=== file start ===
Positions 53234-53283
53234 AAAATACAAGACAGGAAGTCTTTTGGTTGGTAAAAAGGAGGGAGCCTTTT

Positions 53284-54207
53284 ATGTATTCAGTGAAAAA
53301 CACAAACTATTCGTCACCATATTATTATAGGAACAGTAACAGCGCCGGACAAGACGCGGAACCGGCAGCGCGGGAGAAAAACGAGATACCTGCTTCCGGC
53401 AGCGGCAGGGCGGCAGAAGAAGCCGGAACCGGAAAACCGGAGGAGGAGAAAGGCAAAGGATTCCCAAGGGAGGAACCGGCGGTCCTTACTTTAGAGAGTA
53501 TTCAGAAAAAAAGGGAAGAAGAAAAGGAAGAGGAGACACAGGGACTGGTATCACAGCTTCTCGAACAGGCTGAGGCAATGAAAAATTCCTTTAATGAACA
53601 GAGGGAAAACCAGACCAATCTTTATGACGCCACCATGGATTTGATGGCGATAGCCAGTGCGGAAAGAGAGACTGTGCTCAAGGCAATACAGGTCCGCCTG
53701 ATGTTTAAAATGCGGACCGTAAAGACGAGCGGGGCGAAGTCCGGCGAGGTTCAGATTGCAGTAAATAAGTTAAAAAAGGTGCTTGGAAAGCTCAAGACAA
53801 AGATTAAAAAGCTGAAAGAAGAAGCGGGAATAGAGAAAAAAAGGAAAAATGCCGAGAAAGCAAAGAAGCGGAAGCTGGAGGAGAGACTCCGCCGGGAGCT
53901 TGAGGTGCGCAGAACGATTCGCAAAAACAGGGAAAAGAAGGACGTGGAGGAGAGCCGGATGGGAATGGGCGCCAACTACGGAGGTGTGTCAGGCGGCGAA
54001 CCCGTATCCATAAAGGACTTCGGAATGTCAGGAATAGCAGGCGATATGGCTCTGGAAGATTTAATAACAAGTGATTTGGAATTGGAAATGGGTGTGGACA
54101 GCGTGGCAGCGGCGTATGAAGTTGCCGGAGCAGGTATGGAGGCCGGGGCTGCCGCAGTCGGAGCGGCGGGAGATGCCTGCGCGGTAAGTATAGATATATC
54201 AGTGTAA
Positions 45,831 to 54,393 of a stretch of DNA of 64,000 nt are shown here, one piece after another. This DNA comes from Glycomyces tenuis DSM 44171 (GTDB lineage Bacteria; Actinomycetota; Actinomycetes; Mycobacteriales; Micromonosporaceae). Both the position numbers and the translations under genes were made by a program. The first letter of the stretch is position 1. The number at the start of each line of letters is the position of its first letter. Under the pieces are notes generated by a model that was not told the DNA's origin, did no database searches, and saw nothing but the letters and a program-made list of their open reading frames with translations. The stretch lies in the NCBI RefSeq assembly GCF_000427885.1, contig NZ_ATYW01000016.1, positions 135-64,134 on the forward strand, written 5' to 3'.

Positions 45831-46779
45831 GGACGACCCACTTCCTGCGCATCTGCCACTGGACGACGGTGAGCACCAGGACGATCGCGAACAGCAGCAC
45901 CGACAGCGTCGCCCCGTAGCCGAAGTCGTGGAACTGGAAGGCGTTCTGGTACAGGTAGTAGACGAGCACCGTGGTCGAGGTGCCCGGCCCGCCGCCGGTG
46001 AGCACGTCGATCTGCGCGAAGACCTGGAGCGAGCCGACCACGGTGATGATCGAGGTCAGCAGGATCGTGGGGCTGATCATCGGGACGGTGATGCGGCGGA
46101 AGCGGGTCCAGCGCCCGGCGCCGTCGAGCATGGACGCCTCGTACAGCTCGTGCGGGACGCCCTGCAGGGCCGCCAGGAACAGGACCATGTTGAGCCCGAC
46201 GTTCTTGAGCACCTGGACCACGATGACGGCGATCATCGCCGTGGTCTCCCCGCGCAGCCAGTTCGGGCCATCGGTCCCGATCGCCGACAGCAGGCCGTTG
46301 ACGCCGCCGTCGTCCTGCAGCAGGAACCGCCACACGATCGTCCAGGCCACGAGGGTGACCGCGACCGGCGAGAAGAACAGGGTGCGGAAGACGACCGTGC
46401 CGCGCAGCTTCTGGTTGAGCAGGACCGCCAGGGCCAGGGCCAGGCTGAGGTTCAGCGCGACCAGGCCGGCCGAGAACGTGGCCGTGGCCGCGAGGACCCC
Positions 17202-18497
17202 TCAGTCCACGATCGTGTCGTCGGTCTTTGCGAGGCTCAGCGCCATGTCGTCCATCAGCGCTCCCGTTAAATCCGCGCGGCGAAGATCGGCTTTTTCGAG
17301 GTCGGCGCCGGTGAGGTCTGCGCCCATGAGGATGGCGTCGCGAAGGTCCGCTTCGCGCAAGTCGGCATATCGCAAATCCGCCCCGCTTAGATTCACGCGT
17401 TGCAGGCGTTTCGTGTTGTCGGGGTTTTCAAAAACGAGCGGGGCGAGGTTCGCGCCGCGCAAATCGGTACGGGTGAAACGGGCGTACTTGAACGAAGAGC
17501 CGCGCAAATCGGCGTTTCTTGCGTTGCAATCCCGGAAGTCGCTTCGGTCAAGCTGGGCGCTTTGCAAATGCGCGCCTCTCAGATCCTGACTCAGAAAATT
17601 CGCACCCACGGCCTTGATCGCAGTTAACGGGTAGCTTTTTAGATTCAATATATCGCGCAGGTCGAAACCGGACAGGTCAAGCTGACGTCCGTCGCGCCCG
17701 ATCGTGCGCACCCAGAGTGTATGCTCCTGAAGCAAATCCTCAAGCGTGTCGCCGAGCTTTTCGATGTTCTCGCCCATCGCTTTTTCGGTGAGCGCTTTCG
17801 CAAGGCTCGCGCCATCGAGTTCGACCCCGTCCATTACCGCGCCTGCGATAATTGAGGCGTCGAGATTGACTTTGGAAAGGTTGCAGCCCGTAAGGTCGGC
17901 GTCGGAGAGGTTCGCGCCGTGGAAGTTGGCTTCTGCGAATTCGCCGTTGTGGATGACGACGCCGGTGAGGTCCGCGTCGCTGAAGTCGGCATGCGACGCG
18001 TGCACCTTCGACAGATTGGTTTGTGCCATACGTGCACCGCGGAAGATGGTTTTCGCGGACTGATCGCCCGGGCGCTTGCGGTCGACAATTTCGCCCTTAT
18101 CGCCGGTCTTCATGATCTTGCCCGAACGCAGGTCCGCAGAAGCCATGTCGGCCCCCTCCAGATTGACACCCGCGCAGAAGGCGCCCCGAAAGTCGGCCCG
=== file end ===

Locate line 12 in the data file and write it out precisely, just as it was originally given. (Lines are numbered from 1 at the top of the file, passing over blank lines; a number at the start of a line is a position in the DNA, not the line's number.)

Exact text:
54001 CCCGTATCCATAAAGGACTTCGGAATGTCAGGAATAGCAGGCGATATGGCTCTGGAAGATTTAATAACAAGTGATTTGGAATTGGAAATGGGTGTGGACA